World of Chaldea

Welcome to our world of Chaldea website, where we can share golden nuggets of development goodness with you, our fans. Here, Chaldea’s writers and craftsfolk can lift the veil to allow precious peeks into the development process and the cool brewing of Chaldea. We invite you to explore our ever-growing world, come early and often, and more than anything, enjoy the ride!

Monthly Archives / July 2015

Production Blog Art Blog

Origins & Roots

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Chaldea began as a roleplaying game world back around 1981. I started playing Dungeons & Dragons® in 1978, and it wasn’t long before I graduated from playing to GM’ing. I never was a fan of the published adventure modules—instead, I went straight to building my own worlds and creating my own adventures.

During the 35 years since I began working on Chaldea, I’ve always been inspired by real-world history, especially military history. Chaldea’s story begins with the death of Kordaava, the emperor of the known world, a story inspired by the real-world tale of Alexander the Great: a warrior-king who conquered all in his path, built an empire, but then died without a clear line of succession. In our world, Kordaava is that warrior-king, adapted to fantasy by making him a demigod of Set. And our story opens with Kordaava’s assassination.

Another significant influence for me was real-world mythologies. Like most men, I imagine, the legends of the Norse gods gets my testosterone flowing. But I’ve always been interested in the Middle Eastern pantheons as well, especially the Sumerians and the Babylonians. In my D&D games, I would sometimes throw in some lesser-known Canaanite or Hittite deities just for good measure. In Chaldea, I lean heavily on these real-world mythologies. In the cosmos of Chaldea, instead of all these pantheons coming from the same world—Earth—each pantheon is instead a group of deities from a different world. The Egyptian gods are from a world inspired by ancient Egypt, the Greek gods come from a world inspired by ancient Greece, and so on. Read More

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The Genesis of Project Chaldea

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PART ONE

A couple of years ago, Peter Adkison came to me. “Hey, Steve, I’m going to film school. You wanna come with me? It’ll be great.”

Yes, he’s the same Peter Adkison who started Wizards of the Coast, the company that created the entire trading card game genre, first with the game Magic: The Gathering, then followed by an additional mega-TCG, Pokémon, and then with the purchase of TSR, Inc., he brought the world Dungeons & Dragons 3rd times-a-charm, (i.e., 3rd Edition). Once revered as the janitor at Wizards of the Coast and Game Mogul (both titles he proudly displayed on his business cards), Peter was determining his second career: film.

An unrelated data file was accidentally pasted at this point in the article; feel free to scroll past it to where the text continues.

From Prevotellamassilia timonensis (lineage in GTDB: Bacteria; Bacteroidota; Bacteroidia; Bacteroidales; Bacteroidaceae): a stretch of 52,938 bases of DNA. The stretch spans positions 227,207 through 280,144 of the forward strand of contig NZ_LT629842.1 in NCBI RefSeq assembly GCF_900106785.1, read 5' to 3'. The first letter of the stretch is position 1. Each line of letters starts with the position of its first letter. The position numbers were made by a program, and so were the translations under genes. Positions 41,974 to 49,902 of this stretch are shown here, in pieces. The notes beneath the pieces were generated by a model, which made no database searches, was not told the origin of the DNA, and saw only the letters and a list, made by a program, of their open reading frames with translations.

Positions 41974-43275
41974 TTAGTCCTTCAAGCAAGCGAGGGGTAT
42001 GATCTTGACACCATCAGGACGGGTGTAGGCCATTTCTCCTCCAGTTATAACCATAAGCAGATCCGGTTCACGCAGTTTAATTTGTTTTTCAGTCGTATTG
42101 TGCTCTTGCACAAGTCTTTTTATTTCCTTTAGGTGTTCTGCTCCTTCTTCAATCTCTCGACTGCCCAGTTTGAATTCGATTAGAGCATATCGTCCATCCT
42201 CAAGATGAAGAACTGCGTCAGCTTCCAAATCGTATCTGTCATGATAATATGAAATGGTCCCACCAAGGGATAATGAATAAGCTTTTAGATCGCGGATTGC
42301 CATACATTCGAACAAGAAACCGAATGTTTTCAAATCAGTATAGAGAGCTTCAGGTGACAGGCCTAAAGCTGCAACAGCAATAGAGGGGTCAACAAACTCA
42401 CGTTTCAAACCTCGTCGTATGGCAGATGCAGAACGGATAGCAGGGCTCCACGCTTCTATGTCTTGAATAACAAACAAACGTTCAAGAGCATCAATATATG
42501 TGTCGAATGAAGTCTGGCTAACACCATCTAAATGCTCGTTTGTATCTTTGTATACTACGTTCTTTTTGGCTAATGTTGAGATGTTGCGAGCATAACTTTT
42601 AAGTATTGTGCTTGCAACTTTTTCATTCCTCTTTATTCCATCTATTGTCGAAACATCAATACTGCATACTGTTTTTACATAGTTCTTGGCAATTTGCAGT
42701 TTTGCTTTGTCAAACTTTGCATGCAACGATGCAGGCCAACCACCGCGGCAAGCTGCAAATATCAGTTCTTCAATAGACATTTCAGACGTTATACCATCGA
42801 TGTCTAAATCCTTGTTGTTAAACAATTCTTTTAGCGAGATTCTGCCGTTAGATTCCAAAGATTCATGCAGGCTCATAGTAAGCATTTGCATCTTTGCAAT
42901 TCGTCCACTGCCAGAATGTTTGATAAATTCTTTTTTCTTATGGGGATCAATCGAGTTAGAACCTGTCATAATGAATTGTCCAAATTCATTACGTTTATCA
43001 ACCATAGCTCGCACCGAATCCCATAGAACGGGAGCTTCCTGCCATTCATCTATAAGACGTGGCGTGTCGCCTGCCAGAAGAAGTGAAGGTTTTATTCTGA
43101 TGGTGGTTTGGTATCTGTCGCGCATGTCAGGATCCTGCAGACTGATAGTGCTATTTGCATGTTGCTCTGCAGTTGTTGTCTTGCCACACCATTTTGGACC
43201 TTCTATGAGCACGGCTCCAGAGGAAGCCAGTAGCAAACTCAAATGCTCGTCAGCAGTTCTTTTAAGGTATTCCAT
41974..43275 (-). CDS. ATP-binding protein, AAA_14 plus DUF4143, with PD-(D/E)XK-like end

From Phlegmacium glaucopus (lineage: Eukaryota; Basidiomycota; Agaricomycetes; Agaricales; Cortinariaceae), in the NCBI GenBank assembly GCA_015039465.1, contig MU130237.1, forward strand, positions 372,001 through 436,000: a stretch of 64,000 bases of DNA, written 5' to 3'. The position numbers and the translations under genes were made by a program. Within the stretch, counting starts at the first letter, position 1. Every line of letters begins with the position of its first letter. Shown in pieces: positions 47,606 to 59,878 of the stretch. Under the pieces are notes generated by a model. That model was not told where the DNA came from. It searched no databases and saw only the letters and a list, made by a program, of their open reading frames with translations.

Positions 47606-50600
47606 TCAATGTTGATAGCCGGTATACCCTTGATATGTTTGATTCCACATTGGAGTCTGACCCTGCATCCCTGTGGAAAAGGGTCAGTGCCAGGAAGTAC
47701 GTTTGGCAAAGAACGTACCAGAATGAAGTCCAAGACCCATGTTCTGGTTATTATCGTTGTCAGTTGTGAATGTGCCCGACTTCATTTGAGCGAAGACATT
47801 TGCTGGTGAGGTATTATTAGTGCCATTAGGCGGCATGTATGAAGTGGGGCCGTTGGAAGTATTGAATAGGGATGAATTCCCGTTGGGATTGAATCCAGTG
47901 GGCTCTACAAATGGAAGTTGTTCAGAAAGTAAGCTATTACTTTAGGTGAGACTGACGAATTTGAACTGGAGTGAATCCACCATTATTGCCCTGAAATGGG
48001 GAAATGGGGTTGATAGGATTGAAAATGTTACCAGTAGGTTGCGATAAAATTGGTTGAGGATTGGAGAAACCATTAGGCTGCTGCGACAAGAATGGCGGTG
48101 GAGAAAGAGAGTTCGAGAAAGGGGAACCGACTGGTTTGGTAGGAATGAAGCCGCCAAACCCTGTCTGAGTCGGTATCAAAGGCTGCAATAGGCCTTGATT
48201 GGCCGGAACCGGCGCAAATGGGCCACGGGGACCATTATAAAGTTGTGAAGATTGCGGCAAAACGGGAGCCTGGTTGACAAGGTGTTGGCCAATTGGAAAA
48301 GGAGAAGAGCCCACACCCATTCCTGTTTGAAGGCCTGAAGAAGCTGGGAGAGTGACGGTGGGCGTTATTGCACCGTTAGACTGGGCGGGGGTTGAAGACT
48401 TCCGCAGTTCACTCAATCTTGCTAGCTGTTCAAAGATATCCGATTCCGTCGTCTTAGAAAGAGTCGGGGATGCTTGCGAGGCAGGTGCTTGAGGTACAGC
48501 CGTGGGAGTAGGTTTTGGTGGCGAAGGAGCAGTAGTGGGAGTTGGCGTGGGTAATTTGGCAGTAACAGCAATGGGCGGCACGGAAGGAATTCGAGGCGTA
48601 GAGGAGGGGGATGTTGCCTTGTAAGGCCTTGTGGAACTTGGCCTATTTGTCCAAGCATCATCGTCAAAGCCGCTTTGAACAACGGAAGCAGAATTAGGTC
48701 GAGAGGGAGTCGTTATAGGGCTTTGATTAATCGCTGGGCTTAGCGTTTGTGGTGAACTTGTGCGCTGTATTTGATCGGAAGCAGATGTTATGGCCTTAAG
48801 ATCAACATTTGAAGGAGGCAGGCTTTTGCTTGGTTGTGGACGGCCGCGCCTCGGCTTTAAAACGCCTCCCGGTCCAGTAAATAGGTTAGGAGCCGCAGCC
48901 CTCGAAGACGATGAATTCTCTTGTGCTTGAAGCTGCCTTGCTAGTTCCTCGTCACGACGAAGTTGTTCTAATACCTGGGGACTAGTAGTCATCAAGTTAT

While film school sounded like it had potential, I flatly refused. At the time, I had three children in college and a fourth in private school. I needed to get my kids through college, and I could ill-afford to go back myself.

So, Peter ventured off to film school on his own, and I decided to lend my talents to Electronic Arts for a time, a relationship which abruptly ended two years later. (All things at EA seem to end abruptly, as near as I can tell, but that’s a story I only share with people who buy me expensive Scotch.)

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Call to Arms: An Art Department Take on Building War Room

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Call to Arms: An Art Department Take on Building War Room

 

How are fantasy worlds created? How do film productions build sets, costumes, and props? Let’s go behind the scenes at Chaldea’s art department workshop, the Anvil, where we will share our process of creating various features for “The World of Chaldea.”

My name is Leila Blue Aram-Panahi; most people just call me Blue. I’m the art director and run all of the Anvil’s day-to-day operations. In short, I manage the entire art department: budgets, schedules, designers, and the artists creating our sets, wardrobe, hair and makeup, decorations, and props. I ensure the aesthetic and textural details of our creations conform to the production designer’s vision. Jordin Mitchell, our production designer, creates the unique look of all our sets, wardrobe, hair and makeup, décor, and props, and he develops the overall design of the production. Everything that will appear in front of the camera goes through him first, and I’m here to confirm we’re all on the same page in bringing the look of our fantasy world to life.